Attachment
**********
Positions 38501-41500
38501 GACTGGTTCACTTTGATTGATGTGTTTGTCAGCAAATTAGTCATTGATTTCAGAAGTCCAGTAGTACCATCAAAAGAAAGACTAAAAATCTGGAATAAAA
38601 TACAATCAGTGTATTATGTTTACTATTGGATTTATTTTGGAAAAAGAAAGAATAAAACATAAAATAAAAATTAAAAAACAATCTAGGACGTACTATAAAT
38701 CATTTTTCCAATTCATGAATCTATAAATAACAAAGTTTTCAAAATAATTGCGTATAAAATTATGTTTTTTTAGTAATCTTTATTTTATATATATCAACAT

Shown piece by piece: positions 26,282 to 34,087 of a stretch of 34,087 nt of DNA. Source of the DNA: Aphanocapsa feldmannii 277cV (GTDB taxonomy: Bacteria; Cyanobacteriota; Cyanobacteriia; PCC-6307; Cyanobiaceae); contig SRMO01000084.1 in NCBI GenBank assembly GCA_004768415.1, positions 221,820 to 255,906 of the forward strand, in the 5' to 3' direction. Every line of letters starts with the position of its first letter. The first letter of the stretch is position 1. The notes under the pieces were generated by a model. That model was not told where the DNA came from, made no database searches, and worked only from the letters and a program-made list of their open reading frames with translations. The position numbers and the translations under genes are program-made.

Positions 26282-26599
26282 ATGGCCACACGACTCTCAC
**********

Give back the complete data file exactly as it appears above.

Positions 38501-41500
38501 GACTGGTTCACTTTGATTGATGTGTTTGTCAGCAAATTAGTCATTGATTTCAGAAGTCCAGTAGTACCATCAAAAGAAAGACTAAAAATCTGGAATAAAA
38601 TACAATCAGTGTATTATGTTTACTATTGGATTTATTTTGGAAAAAGAAAGAATAAAACATAAAATAAAAATTAAAAAACAATCTAGGACGTACTATAAAT
38701 CATTTTTCCAATTCATGAATCTATAAATAACAAAGTTTTCAAAATAATTGCGTATAAAATTATGTTTTTTTAGTAATCTTTATTTTATATATATCAACAT

Shown piece by piece: positions 26,282 to 34,087 of a stretch of 34,087 nt of DNA. Source of the DNA: Aphanocapsa feldmannii 277cV (GTDB taxonomy: Bacteria; Cyanobacteriota; Cyanobacteriia; PCC-6307; Cyanobiaceae); contig SRMO01000084.1 in NCBI GenBank assembly GCA_004768415.1, positions 221,820 to 255,906 of the forward strand, in the 5' to 3' direction. Every line of letters starts with the position of its first letter. The first letter of the stretch is position 1. The notes under the pieces were generated by a model. That model was not told where the DNA came from, made no database searches, and worked only from the letters and a program-made list of their open reading frames with translations. The position numbers and the translations under genes are program-made.

Positions 26282-26599
26282 ATGGCCACACGACTCTCAC